Lady Flames unable to come back from 14-point halftime deficit
With about nine minutes to go in the second half in an already loud Carmichael Arena on the University of North Carolina (UNC) campus, the Carolina faithful began to yell their common “Tar” “Heels” chant, and the fans clad in red — more than 600 of them, according to Liberty Athletic Director Jeff Barber — shouted back the “L” “U” chant with just as much fervor.
“I noticed (the Liberty fans and noise) before the game started,” UNC sophomore forward Stephanie Mavunga said. “I remember … all this red was walking in, and that came in before the blue. … I’m thinking, ‘OK, we’re bordering states, but still.’ … Liberty did a good job of bringing those fans in for sure.”
However, despite having the support of the “sixth man” in the form of hundreds of Liberty students who traveled two hours to Chapel Hill to watch their team Saturday, March 22, the No. 13 seed Lady Flames (26-7) were unable to complete the comeback over fourth-seeded UNC. Even though they outrebounded the Tar Heels 52-35, the Lady Flames could not overcome a 14-point halftime deficit and poor shooting to pull off the upset, ultimately losing 71-65.
“We’re happy to come out with the win,” UNC Head Coach and Naismith Hall of Famer Sylvia Hatchell said. “It’s been a couple weeks since we’ve played. (We were) very rusty at times. … These (girls), they worked hard and it pulled it through for us. … I knew it was going to be a tough game, because Liberty is tough. This is just typical of these first-round games you’ve been seeing in the men’s and women’s tournaments.”
A fast-paced, up-and-down first few minutes favored the Lady Flames, who went into the first media timeout with the 8-6 lead. But the lead was short-lived, and Liberty’s shooting went ice cold for the remainder of the half.
Liberty shot a measly 25 percent from the field on 8-32 shooting, including 0-7 from three-point range, in the half. A 7-0 UNC spurt at the end of the first period put the Lady Flames in a tough position as they went into the locker room. UNC made 51.6 percent of its shots in the half.
“We made some mistakes during the first half, and (UNC) shot the ball very well and put us in a hole,” Lady Flames Head Coach Carey Green said. “We showed determination and character in the second half, and certainly came back and showed what we’re made of … (I’m) certainly pleased and very proud of this team.”
Much like the first half, Liberty started the second period strong, scoring four points right out of the gate. However, another rough shooting stretch following the 4-0 start left the Lady Flames in the same position they were in at halftime.
Liberty continued to fight through the remainder of the half, and the Lady Flames were able to drastically increase their shooting percentage to 43.2 percent. Behind solid performances from redshirt senior guard Karly Buer, who finished the game with 14 points, and redshirt junior forward Ashley Rininger, who ended the day with a double-double on 19 points and 13 rebounds, the Lady Flames were able to cut into the deficit.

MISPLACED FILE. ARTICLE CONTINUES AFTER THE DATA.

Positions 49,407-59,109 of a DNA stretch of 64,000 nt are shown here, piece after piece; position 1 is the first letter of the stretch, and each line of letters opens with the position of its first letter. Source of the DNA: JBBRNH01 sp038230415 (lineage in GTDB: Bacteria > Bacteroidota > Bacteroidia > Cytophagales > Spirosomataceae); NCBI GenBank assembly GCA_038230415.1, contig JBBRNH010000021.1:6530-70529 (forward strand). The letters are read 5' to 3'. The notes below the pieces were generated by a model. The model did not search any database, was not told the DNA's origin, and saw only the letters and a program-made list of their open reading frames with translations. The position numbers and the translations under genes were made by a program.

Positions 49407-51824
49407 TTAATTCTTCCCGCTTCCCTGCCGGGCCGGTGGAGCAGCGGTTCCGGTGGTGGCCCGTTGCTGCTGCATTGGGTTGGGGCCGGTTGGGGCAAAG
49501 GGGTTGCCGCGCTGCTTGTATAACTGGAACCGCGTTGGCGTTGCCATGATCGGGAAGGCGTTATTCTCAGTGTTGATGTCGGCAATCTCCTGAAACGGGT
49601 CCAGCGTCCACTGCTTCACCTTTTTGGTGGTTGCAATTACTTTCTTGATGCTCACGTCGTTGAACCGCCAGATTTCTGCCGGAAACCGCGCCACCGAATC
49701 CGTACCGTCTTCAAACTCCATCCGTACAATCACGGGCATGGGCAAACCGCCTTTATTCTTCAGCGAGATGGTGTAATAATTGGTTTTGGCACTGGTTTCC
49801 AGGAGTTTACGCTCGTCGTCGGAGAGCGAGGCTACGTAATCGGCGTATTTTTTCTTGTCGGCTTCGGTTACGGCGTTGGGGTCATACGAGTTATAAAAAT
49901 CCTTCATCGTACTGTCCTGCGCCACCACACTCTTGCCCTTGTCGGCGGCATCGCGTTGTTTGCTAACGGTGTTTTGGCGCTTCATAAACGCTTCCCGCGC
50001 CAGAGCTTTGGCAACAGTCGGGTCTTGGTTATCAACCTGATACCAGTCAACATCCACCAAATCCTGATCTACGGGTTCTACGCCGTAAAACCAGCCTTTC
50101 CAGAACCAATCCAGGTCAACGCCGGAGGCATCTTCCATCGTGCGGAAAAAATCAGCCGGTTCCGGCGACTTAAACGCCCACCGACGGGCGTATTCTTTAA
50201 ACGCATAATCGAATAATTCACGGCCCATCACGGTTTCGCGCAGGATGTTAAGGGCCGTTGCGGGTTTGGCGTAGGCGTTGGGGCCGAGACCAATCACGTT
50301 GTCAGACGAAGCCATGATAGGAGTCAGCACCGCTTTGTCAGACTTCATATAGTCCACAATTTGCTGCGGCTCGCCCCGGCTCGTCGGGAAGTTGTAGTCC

Although the Lady Flames seemed to be clicking and connecting more on offense, they were never able to get closer than six, as they were unable to string together defensive stops. Every time Liberty got within close range, UNC answered.
“North Carolina is a very, very good team, and they’re tough,” redshirt senior guard Emily Frazier, who finished the game with seven points, seven assists and eight rebounds, said. “We’d go on a run, and they’d just knock us out. … I do feel like (a defensive stop) would have given us a lot more confidence. It would have given us a boost.”
In the final minutes of the game, Buer hit Liberty’s first three — the Lady Flames finished 3-18 from behind the arc — but it was not enough, and Liberty ultimately lost by six to the storied ACC team.
UNC senior guard Latifah Coleman finished the game with 15 points. Sophomore guard Allisha Gray led UNC with 17, and Mavunga battled Liberty’s height in the post to score 12 points.
Liberty finished the game shooting 34.8 percent, while UNC hit 49.1 percent of its shots. Despite the rough shooting display, a height and rebounding advantage led to 22 second-chance points for the Lady Flames. Liberty’s bench also outscored the UNC’s, 22-14.
In addition to what Liberty was able to accomplish on the court, Green acknowledged the contributions of the fans in the Lady Flames final game of the season.
“I’m biased when I make this statement, but I think our fans were louder than the Carolina fans,” Green said. “I think they may have had us outnumbered a little bit, but it was almost 50-50. … The buses that came down, and the fans, hopefully they got their money’s worth. They should have. That’s their fault if they didn’t. They picked us up. They were the sixth man to encourage us, … and we’re thankful for that.”
BROWN is the editor-in-chief.